Assembly of First Nations Welcomes Court Ruling to Uphold Federal Carbon Pricing Plan

Published: May 03, 2019News

(Ottawa, ON) – Following a decision by the Saskatchewan Court of Appeal to uphold the federal Greenhouse Gas Pollution Pricing Act, Assembly of First Nations (AFN) National Chief Perry Bellegarde says carbon pricing is an important step to address what he calls “climate destruction” and the impacts of climate change.

“This is a positive step in supporting action on climate change and protecting our lands and waters for future generations,” said AFN National Chief Perry Bellegarde. “First Nations are the original stewards of the land. We are the first to experience the impacts of climate change and we are leaders in fighting this greatest challenge of our time. It is crucial that governments work with First Nations to ensure our rights and our Elders’ traditional knowledge inform all actions in addressing climate change. We must ensure those plans don’t disproportionately impact the unique situation of First Nations, including communities dependent on diesel energy or lacking public transit. We look forward to working with all governments to support full engagement with First Nations to take action on climate change.”

The AFN intervened in the Saskatchewan case in mid-February where Saskatchewan challenged the constitutionality of the federal Greenhouse Gas Pollution Pricing Act which was implemented in Saskatchewan, Ontario, Manitoba and New Brunswick April 1. The AFN argued that a national response that respects First Nations rights, title, jurisdiction and responsibilities is critical given the vulnerability of First Nations to climate change.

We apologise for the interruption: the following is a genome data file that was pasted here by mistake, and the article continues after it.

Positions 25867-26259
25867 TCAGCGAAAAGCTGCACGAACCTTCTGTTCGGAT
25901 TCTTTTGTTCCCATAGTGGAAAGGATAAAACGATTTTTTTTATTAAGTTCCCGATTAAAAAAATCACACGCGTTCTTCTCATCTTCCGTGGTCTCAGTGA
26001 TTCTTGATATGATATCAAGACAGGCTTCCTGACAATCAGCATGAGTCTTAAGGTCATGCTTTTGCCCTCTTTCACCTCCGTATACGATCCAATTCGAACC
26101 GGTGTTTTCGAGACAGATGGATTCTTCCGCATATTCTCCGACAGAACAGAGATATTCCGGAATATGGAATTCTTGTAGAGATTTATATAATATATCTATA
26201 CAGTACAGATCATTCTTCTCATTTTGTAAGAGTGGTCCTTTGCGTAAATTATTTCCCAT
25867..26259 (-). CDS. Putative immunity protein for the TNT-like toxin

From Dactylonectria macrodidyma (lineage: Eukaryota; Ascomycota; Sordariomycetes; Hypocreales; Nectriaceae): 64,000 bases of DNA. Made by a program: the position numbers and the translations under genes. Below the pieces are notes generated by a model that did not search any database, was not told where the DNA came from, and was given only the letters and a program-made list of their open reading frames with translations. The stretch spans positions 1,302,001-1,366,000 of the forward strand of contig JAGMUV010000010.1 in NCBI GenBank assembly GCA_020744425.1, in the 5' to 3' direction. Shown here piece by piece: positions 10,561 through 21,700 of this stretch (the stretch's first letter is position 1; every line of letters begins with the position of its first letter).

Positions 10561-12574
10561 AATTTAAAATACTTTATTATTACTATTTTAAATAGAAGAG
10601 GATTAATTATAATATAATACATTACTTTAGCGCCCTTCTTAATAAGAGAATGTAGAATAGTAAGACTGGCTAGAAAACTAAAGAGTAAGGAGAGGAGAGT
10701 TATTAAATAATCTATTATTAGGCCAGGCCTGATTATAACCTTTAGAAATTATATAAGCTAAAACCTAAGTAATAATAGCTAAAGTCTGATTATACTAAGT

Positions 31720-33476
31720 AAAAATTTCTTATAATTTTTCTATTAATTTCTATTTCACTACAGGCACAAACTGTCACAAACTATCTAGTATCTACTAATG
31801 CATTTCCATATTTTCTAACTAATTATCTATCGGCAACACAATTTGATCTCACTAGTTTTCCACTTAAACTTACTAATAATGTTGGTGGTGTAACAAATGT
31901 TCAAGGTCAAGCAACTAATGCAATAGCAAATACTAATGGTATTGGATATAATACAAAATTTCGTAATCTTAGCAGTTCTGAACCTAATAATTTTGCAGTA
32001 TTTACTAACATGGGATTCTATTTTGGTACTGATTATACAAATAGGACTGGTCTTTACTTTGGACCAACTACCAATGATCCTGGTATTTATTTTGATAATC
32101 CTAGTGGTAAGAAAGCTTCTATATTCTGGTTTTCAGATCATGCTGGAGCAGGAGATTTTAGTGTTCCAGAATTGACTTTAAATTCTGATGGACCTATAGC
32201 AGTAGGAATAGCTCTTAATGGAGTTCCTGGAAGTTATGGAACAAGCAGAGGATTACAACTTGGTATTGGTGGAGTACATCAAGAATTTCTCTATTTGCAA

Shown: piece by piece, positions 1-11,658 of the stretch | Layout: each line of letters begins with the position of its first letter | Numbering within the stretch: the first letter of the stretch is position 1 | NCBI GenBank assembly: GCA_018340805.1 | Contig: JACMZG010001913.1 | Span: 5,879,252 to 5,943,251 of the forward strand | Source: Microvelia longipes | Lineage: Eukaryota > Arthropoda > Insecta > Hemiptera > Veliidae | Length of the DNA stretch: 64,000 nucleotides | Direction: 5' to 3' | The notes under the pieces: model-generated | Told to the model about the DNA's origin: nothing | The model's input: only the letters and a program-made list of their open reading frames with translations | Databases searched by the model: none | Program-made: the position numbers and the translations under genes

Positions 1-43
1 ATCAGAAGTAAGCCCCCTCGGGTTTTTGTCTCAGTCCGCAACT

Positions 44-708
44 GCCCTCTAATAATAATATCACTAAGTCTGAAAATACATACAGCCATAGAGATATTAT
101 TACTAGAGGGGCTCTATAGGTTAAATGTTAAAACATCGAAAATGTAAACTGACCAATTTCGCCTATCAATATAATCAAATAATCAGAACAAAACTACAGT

AFN Resolution 103/2017: Carbon Pricing Regimes calls on the federal Environment Minister to respect First Nations rights, title, and jurisdiction and responsibilities to their traditional territories and provides AFN with the mandate to develop innovative solutions to the unique circumstances of First Nations, including the possibility of revenue recycling mechanisms that minimize the disproportionate effects of carbon pricing on First Nations.

“First Nations are keen to work together with the federal government on a broad dialogue with provincial, territorial, and First Nations governments on the implementation of this approach and to ensure it respects the unique considerations of First Nations taxation,” said AFN Yukon Regional Chief Adamek, co-chair of the AFN Advisory Committee on Climate Action and the Environment. “Canada has also indicated that part of the carbon tax revenue will support municipalities, schools, hospitals, non-profit organizations and Indigenous communities. Governments need to work with First Nations directly, including those with modern agreements, to ensure equity in the allocation of these funds.”

First Nations are committed to the co-development of policies and regulations under the Act, as articulated in AFN Resolution 09/2018: Develop First Nations-Specific Solutions for the Green House Gas Pollution Pricing Act. This is consistent with the establishment of the AFN-Canada Joint Committee on Climate Action formed following the December 2016 First Ministers Meetings on the Pan-Canadian Framework on Clean Growth and Climate Change.

The Assembly of First Nations is the national organization representing First Nation citizens in Canada. Follow AFN on Twitter @AFN_Comms, @AFN_Updates.

For more information, please contact:

Jenna Young Castro
Senior Communications Advisor
Assembly of First Nations
613-241-6789 ext 201
613-314-8157 (cell)
[email protected] 

Monica Poirier
Bilingual Communications Officer
Assembly of First Nations
613-241-6789 ext. 382
[email protected]